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Qian Z.,New Jersey Institute of Technology | Wang P.,University of Rhode Island | Gogos C.G.,New Jersey Institute of Technology | Gogos C.G.,Polymer Processing Institute
Polymer Engineering and Science | Year: 2012

A novel simultaneous, in situ milling and coating method carried out in a fluid energy mill (FEM) is applied for the first time to prepare nanoparticle-coated CaCO 3 (CC) additives for polymer composite materials. Simply milled (without coating) CC particles and as-received CC particles were used as references for comparison. The effects of the grinding pressure and the fraction of the nanoparticles on the size and flowability of CC particles were studied. The composites made with polypropylene (PP) and this specially prepared CC have higher elongation at break, elastic modulus, and impact strength, compared with the PP filled with uncoated CC. The thermal and thermo-oxidative stabilities of PP are improved as well by introducing the milled and nanoparticle-coated CC. © 2011 Society of Plastics Engineers.


Suwardie H.,Polymer Processing Institute | Wang P.,University of Rhode Island | Todd D.B.,Polymer Processing Institute | Panchal V.,U.S. Army | And 3 more authors.
European Journal of Pharmaceutics and Biopharmaceutics | Year: 2011

There is a growing interest of extrusion drug and polymer together to manufacture various solid dosages. In those cases, the drug's release profiles are greatly affected by the miscibility of two materials. The goal of this study is to test the drug's solubility in molten polymer and obtain the mixture's rheological properties for the purpose of optimizing the extrusion process. The dynamic and steady viscosities of APAP-PEO mixture were determined using oscillatory and capillary rheometers. The curves of viscosity vs. drug loading generally have a "V" shape, and the minimal point gives the APAP's solubility in PEO. The test results suggest that different dynamic methods lead to essentially the same solubility data. At high shear rates, the mixtures show shear thinning behavior and the viscosity becomes less sensitive to the drug loading. In other words, it is desirable to use a low shear rate in order to deduce the drug's solubility in polymer from the viscosity data. On the other hand, viscosity data at high shear rates are more representative of the materials' rheological properties during extrusion. © 2011 Elsevier B.V. All rights reserved.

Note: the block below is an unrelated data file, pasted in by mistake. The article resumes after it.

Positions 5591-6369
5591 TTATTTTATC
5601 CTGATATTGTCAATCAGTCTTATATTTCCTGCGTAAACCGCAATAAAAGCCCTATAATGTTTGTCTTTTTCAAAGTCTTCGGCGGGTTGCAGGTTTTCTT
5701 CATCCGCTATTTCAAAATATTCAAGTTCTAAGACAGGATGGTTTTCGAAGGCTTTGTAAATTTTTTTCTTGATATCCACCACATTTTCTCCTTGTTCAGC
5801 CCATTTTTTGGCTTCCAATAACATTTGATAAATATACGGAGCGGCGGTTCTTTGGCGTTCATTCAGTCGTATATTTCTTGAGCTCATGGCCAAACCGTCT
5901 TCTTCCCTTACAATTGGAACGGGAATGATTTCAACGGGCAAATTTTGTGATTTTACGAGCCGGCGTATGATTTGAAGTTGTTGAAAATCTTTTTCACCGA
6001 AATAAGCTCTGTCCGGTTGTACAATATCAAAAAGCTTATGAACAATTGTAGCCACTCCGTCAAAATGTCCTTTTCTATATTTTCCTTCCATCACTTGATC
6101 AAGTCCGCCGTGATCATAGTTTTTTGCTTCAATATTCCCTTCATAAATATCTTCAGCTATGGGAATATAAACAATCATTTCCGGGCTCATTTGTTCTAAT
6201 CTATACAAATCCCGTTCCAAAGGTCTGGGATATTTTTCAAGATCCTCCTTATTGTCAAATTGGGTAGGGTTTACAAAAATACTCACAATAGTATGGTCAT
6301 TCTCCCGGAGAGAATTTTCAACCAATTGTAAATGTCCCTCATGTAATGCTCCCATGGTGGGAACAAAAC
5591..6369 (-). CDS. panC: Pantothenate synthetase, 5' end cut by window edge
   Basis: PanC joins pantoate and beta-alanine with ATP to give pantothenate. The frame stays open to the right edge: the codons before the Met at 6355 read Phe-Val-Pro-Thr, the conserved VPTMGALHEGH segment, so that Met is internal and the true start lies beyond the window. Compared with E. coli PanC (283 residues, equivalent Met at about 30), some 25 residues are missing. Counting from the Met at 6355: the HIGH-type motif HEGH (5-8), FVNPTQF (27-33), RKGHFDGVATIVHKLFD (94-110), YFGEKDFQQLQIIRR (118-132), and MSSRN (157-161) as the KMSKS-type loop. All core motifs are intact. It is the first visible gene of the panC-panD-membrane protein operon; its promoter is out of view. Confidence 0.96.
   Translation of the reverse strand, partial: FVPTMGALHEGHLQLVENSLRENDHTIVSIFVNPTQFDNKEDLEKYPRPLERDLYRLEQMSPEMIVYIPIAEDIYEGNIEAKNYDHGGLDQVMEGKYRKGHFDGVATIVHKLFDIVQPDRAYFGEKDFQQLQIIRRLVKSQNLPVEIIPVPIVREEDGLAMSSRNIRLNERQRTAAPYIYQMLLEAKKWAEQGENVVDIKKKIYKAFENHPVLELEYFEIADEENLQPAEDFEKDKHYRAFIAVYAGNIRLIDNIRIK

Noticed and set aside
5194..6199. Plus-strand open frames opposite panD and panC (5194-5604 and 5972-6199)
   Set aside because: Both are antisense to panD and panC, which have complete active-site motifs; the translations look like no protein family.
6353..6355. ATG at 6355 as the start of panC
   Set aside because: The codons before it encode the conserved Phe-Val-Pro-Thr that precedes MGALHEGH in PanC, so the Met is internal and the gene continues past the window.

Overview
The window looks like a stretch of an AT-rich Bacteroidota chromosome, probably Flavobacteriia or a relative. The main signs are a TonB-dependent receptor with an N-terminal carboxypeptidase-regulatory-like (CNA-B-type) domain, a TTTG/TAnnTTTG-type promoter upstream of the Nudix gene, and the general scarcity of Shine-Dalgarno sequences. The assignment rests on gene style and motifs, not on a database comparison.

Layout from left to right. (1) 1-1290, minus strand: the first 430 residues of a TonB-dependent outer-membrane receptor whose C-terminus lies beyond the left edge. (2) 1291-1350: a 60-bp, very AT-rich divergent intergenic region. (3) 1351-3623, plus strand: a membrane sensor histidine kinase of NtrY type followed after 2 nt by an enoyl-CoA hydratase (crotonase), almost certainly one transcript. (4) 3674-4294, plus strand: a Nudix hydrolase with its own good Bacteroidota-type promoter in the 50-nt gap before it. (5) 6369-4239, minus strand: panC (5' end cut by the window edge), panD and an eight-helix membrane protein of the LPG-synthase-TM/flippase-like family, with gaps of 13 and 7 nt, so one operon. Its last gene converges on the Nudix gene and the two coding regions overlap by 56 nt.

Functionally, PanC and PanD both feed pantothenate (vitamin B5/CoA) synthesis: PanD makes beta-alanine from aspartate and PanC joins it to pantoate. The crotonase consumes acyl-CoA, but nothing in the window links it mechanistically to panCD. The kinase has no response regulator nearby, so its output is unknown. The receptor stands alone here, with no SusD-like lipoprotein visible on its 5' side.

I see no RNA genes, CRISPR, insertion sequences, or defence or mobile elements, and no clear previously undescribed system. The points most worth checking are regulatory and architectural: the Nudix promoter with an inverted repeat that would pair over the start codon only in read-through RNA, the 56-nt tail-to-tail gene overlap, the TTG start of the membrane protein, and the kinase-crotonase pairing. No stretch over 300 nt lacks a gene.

Terife G.,New Jersey Institute of Technology | Wang P.,University of Rhode Island | Faridi N.,Polymer Processing Institute | Gogos C.G.,Polymer Processing Institute | Gogos C.G.,New Jersey Institute of Technology
Polymer Engineering and Science | Year: 2012